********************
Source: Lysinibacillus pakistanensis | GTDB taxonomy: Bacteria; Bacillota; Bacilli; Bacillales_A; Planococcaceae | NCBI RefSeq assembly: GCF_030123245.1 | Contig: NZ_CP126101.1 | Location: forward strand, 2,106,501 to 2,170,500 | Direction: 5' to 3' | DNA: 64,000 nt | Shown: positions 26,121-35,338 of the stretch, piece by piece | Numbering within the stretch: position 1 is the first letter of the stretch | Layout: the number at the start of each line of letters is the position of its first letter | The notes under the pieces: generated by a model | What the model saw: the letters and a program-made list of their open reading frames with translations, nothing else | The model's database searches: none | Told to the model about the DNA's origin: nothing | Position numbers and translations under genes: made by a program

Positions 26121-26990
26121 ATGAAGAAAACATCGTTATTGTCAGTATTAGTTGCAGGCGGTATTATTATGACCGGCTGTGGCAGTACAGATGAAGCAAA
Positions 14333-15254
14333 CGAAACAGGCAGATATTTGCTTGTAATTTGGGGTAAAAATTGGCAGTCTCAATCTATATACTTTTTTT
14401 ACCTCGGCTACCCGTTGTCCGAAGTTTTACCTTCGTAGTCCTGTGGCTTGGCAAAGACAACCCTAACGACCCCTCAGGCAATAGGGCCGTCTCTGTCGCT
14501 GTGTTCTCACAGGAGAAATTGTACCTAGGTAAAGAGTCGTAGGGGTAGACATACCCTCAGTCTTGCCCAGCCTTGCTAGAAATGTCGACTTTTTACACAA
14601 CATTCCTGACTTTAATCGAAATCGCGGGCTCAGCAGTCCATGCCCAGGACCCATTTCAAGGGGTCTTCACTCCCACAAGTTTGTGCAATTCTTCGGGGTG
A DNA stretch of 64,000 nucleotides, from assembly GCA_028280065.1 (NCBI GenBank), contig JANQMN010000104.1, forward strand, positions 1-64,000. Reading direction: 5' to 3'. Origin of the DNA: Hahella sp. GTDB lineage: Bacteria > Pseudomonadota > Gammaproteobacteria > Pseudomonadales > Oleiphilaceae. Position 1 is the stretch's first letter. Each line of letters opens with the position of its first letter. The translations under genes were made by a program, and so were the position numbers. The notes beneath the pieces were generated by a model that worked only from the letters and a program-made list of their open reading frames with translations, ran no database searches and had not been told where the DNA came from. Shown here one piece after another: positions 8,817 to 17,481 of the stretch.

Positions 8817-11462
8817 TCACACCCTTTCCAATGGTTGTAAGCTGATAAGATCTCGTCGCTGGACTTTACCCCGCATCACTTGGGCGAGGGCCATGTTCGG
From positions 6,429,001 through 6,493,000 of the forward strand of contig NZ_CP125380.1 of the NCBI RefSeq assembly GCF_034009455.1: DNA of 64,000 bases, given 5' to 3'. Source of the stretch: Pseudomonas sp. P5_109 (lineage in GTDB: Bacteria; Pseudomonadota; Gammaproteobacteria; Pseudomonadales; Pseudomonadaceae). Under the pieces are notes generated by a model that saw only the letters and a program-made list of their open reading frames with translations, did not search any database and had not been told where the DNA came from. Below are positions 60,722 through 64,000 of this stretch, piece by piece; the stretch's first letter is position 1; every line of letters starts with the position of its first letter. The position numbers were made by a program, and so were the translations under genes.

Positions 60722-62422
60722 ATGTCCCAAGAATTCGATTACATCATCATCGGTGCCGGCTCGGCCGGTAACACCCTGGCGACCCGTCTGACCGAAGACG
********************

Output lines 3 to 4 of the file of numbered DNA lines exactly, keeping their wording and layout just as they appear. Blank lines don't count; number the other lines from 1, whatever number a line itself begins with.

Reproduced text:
26121 ATGAAGAAAACATCGTTATTGTCAGTATTAGTTGCAGGCGGTATTATTATGACCGGCTGTGGCAGTACAGATGAAGCAAA
Positions 14333-15254